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Higher Pay Urged to Fight Dearth of Math and Science Teachers

By Michael Alison Chandler
Washington Post Staff Writer
Tuesday, June 12, 2007

Higher starting salaries, more rigorous teacher training programs and additional support for first year teachers are just a few of the incentives needed to deal with a projected shortfall of more than 280,000 math and science teachers across the country by 2015, according to a group of business, foundation and higher education leaders.

The recommendations were included in a report released yesterday by the Business-Higher Education Forum, a Washington-based group organized to increase U.S. competitiveness. Its release was timed to coincide with the national debate on teacher quality and pay as Congress prepares to reauthorize No Child Left Behind, the Higher Education Act and the budget for the National Science Foundation.

The group's goal is to double the number of graduates in science, math, engineering and technology fields during the next 10 years. "But we can make little progress without tackling the teacher problem," said Brian K. Fitzgerald, president and chief executive of the forum, while describing the report at the National Press Club yesterday.

According to the report, the quality of math and science teachers is the most influential variable in determining the success of a student in those subjects, but fewer talented math and science graduates are becoming teachers because they have many higher paying professional opportunities.

To make teaching a viable career choice, the report proposed a package of financial incentives, including scholarships, signing bonuses, loan forgiveness, housing subsidies and differential pay to teachers who work in high-demand subjects or those willing to work in high-poverty school systems, where shortages are being felt most acutely.

Offering higher pay in some subjects would depart from the existing system, which is based on experience and educational credits. The proposal has been controversial, with some teachers unions worried that different pay scales would encourage discord on faculties.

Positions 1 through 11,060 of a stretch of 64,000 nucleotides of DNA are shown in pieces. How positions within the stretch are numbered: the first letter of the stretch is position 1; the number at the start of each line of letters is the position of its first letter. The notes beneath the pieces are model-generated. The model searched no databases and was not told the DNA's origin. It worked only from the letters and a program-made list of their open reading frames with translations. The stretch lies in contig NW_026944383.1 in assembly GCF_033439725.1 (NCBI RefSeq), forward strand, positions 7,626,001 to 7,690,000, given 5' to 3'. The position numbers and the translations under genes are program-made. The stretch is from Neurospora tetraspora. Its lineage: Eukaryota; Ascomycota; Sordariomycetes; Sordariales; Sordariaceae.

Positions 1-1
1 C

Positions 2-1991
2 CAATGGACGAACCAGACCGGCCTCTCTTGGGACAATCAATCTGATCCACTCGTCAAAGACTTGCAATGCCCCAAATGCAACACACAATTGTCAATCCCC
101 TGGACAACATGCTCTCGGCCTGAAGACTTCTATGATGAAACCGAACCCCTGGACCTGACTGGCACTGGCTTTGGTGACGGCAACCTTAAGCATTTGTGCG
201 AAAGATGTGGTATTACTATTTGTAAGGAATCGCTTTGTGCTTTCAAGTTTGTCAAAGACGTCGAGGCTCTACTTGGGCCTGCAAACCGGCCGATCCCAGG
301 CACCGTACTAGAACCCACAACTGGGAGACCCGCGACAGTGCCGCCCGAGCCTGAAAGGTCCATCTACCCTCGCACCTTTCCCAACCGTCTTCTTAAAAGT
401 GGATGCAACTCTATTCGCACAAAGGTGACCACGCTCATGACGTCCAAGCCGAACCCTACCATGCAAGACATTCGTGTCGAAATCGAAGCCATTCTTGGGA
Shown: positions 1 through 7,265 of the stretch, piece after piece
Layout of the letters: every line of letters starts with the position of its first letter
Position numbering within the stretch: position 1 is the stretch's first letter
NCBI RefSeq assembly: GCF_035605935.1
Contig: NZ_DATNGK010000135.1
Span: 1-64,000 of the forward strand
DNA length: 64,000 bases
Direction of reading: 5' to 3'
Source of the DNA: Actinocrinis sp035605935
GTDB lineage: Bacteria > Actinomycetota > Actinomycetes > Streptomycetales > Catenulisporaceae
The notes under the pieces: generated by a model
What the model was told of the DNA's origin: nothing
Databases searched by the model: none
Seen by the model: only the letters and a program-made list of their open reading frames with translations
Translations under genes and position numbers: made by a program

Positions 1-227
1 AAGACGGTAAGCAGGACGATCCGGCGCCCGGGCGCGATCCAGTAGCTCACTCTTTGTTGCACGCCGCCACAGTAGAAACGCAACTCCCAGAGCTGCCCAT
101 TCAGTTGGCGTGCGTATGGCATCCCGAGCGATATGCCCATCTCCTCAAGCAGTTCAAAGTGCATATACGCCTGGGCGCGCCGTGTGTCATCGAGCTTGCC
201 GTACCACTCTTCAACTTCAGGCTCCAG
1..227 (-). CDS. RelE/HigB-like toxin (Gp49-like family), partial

But John E. Deasy, superintendent for the Prince George's County school system, said he favors such incentives. He will announce a $17 million federal grant today that the county will use to give extra compensation to teachers who work in high-poverty, hard-to-staff schools. He said math and science teachers are particularly in demand, and as many as 40 percent of those jobs are filled each year by teachers who are not certified in their subject area.

"We have come to a point in our history . . . where we are going to have to find alternatives to the single salary schedule where everyone gets the same pay," he said.

The report also calls for comprehensive measures to retain new teachers, citing statistics that as many as 33 percent of new teachers leave the field within three years. In addition to calling for better pay, the study advocates more mentoring and a reduced course load in the first year of teaching.

"We know that every year across America, we lose people in the teaching profession because they get off to a bad start," said Edgar B. Hatrick III, superintendent of Loudoun County school system.

The suburban school system has a good track record of filling math and science positions through year-round recruiting efforts, Hatrick said. Once new teachers start, administrators try to provide mentors, but they usually cannot afford to offer a lighter teaching load. "When you come into teaching, there is an expectation that you are . . . fully ready to be a regular teacher," he said.

The business and higher education forum also advocated emphasizing effectiveness over seniority, tapping into another national debate. The report proposes changing licensure standards so they are based on teacher effectiveness rather than on vague professional development coursework and proposed that each state create a database that monitors student achievement as one measure of teacher quality.

Carl F. Kohrt, president and chief executive of the multi-billion dollar science and technology company Battelle, said during the news conference that such reforms are critical to inspire the next generation of scientists. He recalled looking up to the sky and seeing Sputnik when he was young and the three teachers who encouraged him to pursue a career in science.

He said today's students look up and see the "Sputnik of our age" -- greenhouse gases and climate change. He asked, "Who are the teachers that will inspire them?"

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